Evaluation of silver reflective mulch, white inter-row mulch, and plant spacing for increasing yields of bell pepper

Project Overview

Project Type: Partnership
Funds awarded in 2005: $9,167.00
Projected End Date: 12/31/2005
Matching Non-Federal Funds: $6,540.00
Region: Northeast
State: Maine
Project Leader:
Dr. Mark Hutton
University of Maine Coope

Annual Reports


  • Vegetables: peppers


  • Education and Training: demonstration, display, extension, on-farm/ranch research
  • Farm Business Management: feasibility study
  • Pest Management: mulching - plastic
  • Production Systems: general crop production

    Proposal abstract:

    Pepper production in Maine and other northern regions is limited by the cool, short growing season. The reflective mulches are relatively new materials that make it possible to re-evaluate pepper production practices. Silver or white mulch used as inter-row mulch, or bed mulch has been demonstrated to allow changes in tomato plant density resulting in increases in yield per area and earliness. This study builds on previous work (2003, 2004) examining the effects of reflective and inter-row mulching on pepper production. In the proposed study we will evaluate two planting densities in combination with three mulching practices on the yield and quality of bell pepper. Detailed records will be maintained on all aspects of each treatment in-order to create enterprise budgets that will be used to make final determinations of treatment effectiveness.

    Project objectives from proposal:

    This project will evaluate the use of inter-row mulches and reflective mulches for improving bell pepper production in commercial pepper fields. We will use black, white and silver mulches and two planting densities to determine how best to grow peppers in Maine. Particular attention will be give to the economics of each production system in terms of physical (mulches, seed/transplants) and cultural (weeding, harvesting) inputs and marketable output total i.e. un-graded yield, graded yield, and amounts and types of cull fruit.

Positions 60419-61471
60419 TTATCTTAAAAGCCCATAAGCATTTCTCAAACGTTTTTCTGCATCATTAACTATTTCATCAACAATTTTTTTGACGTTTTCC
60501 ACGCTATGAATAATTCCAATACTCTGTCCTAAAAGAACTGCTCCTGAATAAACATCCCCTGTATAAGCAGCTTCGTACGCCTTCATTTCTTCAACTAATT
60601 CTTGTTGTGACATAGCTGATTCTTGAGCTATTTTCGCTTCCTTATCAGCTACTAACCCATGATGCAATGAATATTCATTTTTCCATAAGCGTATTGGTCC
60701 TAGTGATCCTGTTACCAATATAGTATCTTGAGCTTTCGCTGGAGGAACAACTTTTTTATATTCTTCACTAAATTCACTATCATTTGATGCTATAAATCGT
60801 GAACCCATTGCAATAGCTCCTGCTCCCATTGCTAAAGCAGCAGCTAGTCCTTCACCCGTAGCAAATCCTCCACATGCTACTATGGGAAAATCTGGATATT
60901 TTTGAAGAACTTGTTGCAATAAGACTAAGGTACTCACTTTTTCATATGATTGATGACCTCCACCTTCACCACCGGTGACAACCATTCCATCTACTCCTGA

Research plots will be established in commercial pepper fields on farms located in Lewiston (Belanger and Sons), Manchester (Bell Vue Farm) and the University of Maine Highmoor Farm, Monmouth, Maine. The experiments will be conducted in a split-plot design using three mulch treatments as the main plots: 1) Check treatment, black plastic; 2) Black plastic with white inter-row mulch; 3) Reflective silver plastic mulch (Repel Grow Heat-trap mulch). Plant density will be the split plots: 1) Standard high density, double rows at 18” in-row spacing (9,680 plants/acre); 2) Low density, single row at 12” in-row spacing (7,260 plants/acre). All beds will be on 6’ centers. One pepper variety will be grown at each location and each farm will grow or purchase their transplants. As fruit mature, one harvest crew will make bi-weekly harvests at each location. Harvested fruit will be graded by size and quality; cull fruit will be graded for the type and extent of the defect i.e. rot, sunburn, insect, etc. Records will be kept for time spent harvesting and grading each plot. All costs and time associated for each treatment will be collected. Economic data will be used to create an enterprise budget for these methods of pepper production. Yield will then be statistically analyzed to determine the optimum pepper production method.

    Any opinions, findings, conclusions, or recommendations expressed in this publication are those of the author(s) and do not necessarily reflect the view of the U.S. Department of Agriculture or SARE.